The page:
Roger Altman, an investment banker and deputy treasury secretary under President Clinton, warned about the effect of growing inequality on national politics in a Washington Post column. He implies that this increase in inequality has been a natural outcome of the market:

"A series of powerful, entrenched factors have brought the American Dream to an end. Economists generally cite globalization, accelerating technology, increased income inequality and the decline of unions. What’s noteworthy is that these are long-term pressures that show no signs of abating."

The "powerful entrenched factors" are all the result of deliberate policy choices that Mr. Altman apparently doesn't want to see altered. In the case of globalization, we have made a deliberate decision to put our manufacturing workers in direct competition with low-paid workers in the developing world, while largely protecting our most highly paid workers like doctors and dentists. This has the predicted and actual effect of shifting income upward.

"Accelerating technology" (actually it has been decelerating as productivity growth has slowed to a crawl in the last decade) does not lead to upward redistribution; laws determining ownership of technology, such as patent and copyright monopolies redistribute income upward. There is a huge amount of money at stake with these government-granted monopolies. In the case of prescription drugs alone, patents and related protections add close to $370 billion a year (almost $3,000 per household) to what we pay for drugs in the United States. Bill Gates, the world's richest person, would probably still be working for a living without patent and copyright monopolies for Microsoft software.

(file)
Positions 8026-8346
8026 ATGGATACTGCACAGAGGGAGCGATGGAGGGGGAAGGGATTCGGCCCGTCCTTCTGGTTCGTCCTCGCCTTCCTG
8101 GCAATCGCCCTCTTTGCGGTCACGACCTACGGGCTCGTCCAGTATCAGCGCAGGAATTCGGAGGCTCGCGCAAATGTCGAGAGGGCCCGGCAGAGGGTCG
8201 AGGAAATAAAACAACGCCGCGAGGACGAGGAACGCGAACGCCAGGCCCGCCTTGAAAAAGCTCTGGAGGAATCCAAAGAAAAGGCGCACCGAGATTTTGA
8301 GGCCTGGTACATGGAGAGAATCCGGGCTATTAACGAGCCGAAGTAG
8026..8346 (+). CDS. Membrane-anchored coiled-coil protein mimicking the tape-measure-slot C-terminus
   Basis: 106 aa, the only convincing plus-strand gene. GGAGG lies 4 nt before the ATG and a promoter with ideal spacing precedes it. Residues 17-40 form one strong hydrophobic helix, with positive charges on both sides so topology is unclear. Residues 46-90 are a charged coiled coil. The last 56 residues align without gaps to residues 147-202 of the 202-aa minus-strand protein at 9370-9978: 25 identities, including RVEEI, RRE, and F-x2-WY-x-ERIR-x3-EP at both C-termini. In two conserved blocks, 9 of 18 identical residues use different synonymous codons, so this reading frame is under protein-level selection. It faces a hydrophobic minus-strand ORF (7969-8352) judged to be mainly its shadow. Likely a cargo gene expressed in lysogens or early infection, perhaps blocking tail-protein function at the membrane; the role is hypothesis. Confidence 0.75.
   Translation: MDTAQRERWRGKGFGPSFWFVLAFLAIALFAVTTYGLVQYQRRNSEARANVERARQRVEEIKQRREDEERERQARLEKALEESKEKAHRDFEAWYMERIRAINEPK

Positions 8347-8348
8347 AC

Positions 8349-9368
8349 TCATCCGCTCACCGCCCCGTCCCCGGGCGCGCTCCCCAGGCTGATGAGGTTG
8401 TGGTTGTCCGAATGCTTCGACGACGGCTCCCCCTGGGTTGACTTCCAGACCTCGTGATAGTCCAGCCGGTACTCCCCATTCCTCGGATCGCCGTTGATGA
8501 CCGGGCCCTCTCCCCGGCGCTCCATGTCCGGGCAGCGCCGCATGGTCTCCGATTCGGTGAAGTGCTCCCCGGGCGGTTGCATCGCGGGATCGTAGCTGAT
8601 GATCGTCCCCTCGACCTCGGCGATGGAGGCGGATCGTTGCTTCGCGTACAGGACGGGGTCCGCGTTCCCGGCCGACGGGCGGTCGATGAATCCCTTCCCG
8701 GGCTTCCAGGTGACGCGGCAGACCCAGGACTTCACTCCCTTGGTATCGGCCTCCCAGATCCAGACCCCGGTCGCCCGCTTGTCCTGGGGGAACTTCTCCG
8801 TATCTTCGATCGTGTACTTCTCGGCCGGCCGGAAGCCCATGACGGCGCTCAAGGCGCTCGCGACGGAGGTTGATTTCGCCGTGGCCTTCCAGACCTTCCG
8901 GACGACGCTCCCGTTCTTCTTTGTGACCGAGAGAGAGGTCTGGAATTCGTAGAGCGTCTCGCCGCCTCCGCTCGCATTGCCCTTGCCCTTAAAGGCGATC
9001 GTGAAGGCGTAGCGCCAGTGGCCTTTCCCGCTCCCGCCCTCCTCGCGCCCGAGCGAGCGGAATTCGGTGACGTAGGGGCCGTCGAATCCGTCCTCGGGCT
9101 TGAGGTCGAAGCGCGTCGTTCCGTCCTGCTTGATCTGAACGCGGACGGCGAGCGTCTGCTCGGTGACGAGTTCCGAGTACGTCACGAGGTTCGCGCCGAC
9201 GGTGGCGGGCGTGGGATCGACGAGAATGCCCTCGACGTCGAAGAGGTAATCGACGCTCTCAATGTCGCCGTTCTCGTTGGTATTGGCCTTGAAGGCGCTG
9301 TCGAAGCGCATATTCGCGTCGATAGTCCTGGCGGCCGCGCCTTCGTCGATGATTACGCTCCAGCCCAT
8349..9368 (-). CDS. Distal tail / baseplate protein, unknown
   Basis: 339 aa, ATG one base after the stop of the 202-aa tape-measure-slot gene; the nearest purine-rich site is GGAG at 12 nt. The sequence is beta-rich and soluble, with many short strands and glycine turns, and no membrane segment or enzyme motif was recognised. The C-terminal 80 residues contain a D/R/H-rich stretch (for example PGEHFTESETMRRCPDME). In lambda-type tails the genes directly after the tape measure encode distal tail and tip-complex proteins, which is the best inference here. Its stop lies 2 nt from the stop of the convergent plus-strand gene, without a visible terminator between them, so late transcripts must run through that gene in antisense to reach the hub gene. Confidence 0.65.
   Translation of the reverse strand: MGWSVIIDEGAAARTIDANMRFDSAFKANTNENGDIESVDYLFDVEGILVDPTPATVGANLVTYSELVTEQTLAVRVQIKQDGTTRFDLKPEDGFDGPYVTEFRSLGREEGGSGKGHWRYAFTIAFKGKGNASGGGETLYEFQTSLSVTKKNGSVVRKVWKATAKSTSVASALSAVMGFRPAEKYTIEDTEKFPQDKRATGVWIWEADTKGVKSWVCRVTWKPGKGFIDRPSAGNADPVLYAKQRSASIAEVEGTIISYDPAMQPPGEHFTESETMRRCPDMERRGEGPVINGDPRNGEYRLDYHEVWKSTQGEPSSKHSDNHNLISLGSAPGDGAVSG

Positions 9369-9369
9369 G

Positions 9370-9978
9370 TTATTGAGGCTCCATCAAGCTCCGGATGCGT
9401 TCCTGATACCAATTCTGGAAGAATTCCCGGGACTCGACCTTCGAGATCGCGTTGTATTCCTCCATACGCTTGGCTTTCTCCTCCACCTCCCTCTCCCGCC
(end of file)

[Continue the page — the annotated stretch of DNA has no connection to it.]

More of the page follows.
And, the drop in unionization rates in the United States has also been the result of deliberate policy to make it more difficult to organize unions and to weaken the unions that do exist. Canada, which has a very similar culture and economy, has seen no comparable decline in unionization rates over the last four decades.

Someone seriously interested in reversing the upward redistribution of income would look to reverse these policies, but Altman seems to want us to believe that they are unalterable and instead focus on band-aid solutions. But, what do you expect from Jeff Bezos' Washington Post? (Yes, this is the point of my [free] book Rigged: How Globalization and the Rules of the Modern Economy Were Structured to Make the Rich Richer.)